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Invitation to World Literature

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Getting Started

The Beginning

Gilgamesh is considered the first masterpiece of World Literature; in fact it is the earliest known epic narrative we have. At first it may seem intimidating to try to bridge the gap between the twenty-first century and 2800 BCE. After all, we don't know know what the original readers in ancient Sumeria knew—their legends, their daily lives, what their kings were like, and what their heroes and legends meant to them.

But we do share a key characteristic with them and with readers from any era: we love a gripping story and The Epic of Gilgamesh is just that. Adventure, the quest for immortality, the getting of wisdom, and more than a few life or death battles. Gilgamesh has all of this and more, including reflections on what it means to be alive, in 2800 BCE, no less than in our own time.

Benjamin Foster,
Assyriologist, Yale University:

"I think what fascinated me about the story most was, how is it that this one ancient text, of all the other thousands of ancient texts that we have, exercises such a hold over the modern imagination."

Expand each section to read more.

BCE 2800 Gilgamesh is king
2600 Early Sumerian literature appears and the real Gilgamesh is deified in the gods' list
2100 Oldest known copy of a Sumerian poem about Gilgamesh
1800 "Surpassing all other kings," the first epic, is written by an unknown person
1200–1100 The scribe Sin-liqe-unninni edits "Surpassing all other kings" and other materials into the Akkadian epic, "He who saw the deep." This is one example of how the work circulated around the ancient Middle East.
100 The story of Gilgamesh is lost as the Assyrian empire falls.

CE 1840s Archeologists find tablets of the Gilgamesh epic in various sites.
1872 Amateur Assyriologist George Smith deciphers the tablets at the British Museum.
1900s–2000s Gilgamesh is compiled, translated and published in many editions and languages.

Gilgamesh comes from ancient Sumeria, a region where the first civilizations arose, the site of modern-day Iraq.

The epic refers to a real Sumerian king, who ruled Uruk, around 2800–2750 BCE. His exploits were recognized in poems after his death, but these stories moved from memory to legacy to legend, circulating throughout the region as Sumeria became part of Akkadia, and then the Babylonian Empire. The stories were collected and organized by both Babylonian and Assyrian scribes or poets.

It is to the Assyrian king Ashurbanipal that we owe the story we know today. Copies of the epic were placed in his great library in Nineveh. And although invaders burned the library, the tablets crashed down into the ruined foundations, to be buried as they were built over by later generations.

Gilgamesh was effectively lost until the mid-1800s when British archaeologists uncovered the ruins and the tablets. They were sent to the British Museum in London for study, and gradually scholars deciphered the script and the language; this was chiefly the work of George Smith, whose translations caused a sensation.

Gilgamesh is a document of world history and civilization as much as a masterpiece of literature. Its literary themes—gods and humans, adventure, the quest for immortality, friendship, loss, and the getting of wisdom—show that the earliest stories drew on the same wellspring of human experience that has always inspired writers and readers.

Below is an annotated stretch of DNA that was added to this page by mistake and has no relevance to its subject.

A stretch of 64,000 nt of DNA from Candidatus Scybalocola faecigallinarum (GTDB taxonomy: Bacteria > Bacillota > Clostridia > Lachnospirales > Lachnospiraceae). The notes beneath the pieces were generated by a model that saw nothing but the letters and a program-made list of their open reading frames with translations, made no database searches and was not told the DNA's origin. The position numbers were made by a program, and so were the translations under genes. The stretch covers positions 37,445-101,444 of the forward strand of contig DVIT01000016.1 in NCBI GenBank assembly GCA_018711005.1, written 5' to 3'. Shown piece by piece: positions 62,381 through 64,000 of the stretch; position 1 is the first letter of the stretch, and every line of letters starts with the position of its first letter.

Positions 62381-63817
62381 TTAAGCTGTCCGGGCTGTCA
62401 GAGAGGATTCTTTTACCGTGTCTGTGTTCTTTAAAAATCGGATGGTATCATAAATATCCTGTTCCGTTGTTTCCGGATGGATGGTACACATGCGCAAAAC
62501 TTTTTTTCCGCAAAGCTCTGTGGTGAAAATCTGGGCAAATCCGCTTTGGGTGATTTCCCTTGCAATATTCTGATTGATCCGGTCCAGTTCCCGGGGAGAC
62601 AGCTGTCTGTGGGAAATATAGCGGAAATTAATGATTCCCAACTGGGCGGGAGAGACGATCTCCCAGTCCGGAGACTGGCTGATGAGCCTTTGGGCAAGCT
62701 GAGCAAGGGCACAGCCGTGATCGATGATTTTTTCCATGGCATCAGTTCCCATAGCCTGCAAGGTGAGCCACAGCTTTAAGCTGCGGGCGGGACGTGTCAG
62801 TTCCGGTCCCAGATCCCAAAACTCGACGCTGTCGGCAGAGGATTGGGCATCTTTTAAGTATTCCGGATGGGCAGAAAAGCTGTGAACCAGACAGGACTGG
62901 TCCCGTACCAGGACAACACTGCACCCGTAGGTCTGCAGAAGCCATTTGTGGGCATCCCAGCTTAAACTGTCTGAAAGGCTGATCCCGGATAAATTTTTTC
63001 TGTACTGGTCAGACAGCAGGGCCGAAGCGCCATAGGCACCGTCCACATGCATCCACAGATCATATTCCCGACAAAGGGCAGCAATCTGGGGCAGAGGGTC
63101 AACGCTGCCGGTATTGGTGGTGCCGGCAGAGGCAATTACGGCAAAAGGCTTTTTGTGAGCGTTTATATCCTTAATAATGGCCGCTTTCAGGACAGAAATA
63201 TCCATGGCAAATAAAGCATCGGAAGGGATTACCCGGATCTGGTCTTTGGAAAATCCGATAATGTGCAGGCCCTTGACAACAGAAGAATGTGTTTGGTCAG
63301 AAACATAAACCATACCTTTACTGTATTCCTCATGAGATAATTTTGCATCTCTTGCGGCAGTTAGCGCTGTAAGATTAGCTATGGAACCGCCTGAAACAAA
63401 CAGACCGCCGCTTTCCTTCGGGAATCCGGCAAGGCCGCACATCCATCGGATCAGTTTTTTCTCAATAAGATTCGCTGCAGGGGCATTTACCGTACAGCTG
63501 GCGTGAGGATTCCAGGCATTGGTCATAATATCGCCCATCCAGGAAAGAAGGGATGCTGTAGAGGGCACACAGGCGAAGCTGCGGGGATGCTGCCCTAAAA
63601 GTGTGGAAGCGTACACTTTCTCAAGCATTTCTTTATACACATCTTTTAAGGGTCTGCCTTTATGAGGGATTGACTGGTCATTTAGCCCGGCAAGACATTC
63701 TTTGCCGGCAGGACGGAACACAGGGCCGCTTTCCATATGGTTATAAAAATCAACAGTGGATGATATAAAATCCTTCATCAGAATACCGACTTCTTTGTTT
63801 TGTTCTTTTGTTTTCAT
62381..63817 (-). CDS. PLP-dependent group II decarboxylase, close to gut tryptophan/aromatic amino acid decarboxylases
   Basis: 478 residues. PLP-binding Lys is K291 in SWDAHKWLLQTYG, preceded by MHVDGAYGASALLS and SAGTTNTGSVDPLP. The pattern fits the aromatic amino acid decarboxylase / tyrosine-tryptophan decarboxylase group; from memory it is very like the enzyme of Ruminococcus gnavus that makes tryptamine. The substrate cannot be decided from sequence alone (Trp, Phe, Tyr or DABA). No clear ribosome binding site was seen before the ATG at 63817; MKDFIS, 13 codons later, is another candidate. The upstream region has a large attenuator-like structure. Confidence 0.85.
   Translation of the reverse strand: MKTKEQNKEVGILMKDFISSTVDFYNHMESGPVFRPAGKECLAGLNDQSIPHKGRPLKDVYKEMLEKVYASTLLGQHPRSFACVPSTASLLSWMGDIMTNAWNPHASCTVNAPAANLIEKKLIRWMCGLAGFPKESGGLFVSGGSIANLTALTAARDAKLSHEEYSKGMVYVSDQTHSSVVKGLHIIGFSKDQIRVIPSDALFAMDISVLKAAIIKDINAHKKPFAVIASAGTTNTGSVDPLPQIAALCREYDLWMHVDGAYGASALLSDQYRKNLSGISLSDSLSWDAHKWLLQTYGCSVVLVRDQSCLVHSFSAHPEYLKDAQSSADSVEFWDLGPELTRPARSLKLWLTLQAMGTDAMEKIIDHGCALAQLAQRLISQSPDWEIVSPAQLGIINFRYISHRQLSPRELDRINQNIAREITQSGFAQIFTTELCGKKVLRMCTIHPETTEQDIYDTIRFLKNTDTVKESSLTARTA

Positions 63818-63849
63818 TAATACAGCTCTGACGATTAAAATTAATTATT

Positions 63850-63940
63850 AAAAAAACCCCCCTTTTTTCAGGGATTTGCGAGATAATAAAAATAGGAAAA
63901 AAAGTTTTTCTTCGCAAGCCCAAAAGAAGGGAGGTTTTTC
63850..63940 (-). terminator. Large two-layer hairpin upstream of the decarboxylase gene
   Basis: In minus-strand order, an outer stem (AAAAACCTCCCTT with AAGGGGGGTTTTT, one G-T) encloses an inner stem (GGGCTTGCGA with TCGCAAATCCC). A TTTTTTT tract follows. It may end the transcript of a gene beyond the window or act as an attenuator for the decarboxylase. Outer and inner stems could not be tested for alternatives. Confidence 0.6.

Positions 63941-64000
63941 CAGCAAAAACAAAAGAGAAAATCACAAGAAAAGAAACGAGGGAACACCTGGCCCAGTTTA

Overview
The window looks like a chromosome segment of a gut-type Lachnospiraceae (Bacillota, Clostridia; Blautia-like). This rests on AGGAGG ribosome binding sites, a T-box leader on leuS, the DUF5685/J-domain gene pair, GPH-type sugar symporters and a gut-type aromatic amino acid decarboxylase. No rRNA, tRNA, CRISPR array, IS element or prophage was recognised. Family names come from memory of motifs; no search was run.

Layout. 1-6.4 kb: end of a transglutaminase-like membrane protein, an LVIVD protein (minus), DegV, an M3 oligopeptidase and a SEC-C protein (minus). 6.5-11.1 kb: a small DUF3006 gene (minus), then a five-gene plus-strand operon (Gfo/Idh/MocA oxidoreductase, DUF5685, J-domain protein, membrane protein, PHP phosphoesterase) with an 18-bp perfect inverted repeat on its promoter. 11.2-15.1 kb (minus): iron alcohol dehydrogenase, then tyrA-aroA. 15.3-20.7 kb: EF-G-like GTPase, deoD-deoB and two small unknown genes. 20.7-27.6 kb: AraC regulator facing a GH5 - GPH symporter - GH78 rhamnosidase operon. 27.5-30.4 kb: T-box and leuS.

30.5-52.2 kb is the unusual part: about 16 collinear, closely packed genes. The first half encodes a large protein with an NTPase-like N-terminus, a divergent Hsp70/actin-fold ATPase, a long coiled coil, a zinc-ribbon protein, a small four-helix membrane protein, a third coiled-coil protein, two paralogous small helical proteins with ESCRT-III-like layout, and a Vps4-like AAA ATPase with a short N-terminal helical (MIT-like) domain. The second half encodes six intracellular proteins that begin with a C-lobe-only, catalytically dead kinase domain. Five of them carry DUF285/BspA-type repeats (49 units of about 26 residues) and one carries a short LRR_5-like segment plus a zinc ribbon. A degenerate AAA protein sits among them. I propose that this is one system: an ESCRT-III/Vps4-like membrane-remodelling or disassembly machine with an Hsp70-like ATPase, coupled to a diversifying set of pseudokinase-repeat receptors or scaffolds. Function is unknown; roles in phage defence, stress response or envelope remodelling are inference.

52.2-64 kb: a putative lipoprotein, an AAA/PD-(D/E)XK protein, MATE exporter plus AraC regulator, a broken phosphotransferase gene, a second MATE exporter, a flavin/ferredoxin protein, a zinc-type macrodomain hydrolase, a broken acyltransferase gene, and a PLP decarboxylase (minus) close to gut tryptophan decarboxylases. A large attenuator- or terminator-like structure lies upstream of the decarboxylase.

The original language of Gilgamesh was Sumerian, the language of Mesopotamia. Sumerian was written in cuneiform, a system of wedge-shaped marks, which evolved from pictures to abstract signs. Sumerian texts were written on wax or clay tablets with a sharpened reed.

Akkadian later became the preferred spoken language of Mesopotamia, while Sumerian was reserved for literary writing. Gilgamesh poems were still copied in Sumerian for Akkadian-speaking kings and scholars; it was a text used to help student scribes around the Near East learn cuneiform script, and it was translated into several other languages as well.

Today's version of Gilgameshβ€”"He who saw the deep"β€”is compiled from seventy-three different tablets, in various languages.

More discoveries are possible. As noted in the video, gaps remain and future archeological and translation work may fill these in.

The epic has now been translated into every major language in the world, and has become the basis for theatrical, literary, artistic, and musical adaptations.

Gilgamesh, king of Uruk
Gilgamesh's mother was a goddess, his father a mortal king of Uruk. Gilgamesh is supernaturally strong, but also has the human qualities of fear, anger, jealousy, competitiveness, and ultimately mortality.
Enkidu
Enkidu is a wild man created by the sky god Anu to challenge Gilgamesh, who is abusing his power in Uruk. Enkidu adopts civilization, fights Gilgamesh, and becomes the king's dearest companion, eventually accompanying Gilgamesh to his most dangerous battle.
Ninsun
A goddess and the mother of Gilgamesh. "Wild-cow Ninsun" is clever and wise, and Gilgamesh, especially in the beginning of the epic, seeks out her knowledge and asks her to translate his dreams. Both Enkidu and Gilgamesh turn to her for guidance about their journey to the Great Cedar Forest.
Humbaba
This mighty guard of the Great Cedar Forest. When Gilgamesh arrives to cut down the great forest to make the gates of Uruk, Humbaba fights him to the death.
Shamhat
A temple harlot in Uruk, sent by the gods to tame Enkidu.
Utnapishtim
A legendary king who ruled before the flood sent by the gods in ancient times to destroy all of humanity. Gilgamesh seeks him out in his quest for immortality.
Ishtar
Goddess and daughter of Anu the Sky God; Ishtar has taken many mortal lovers and killed them all.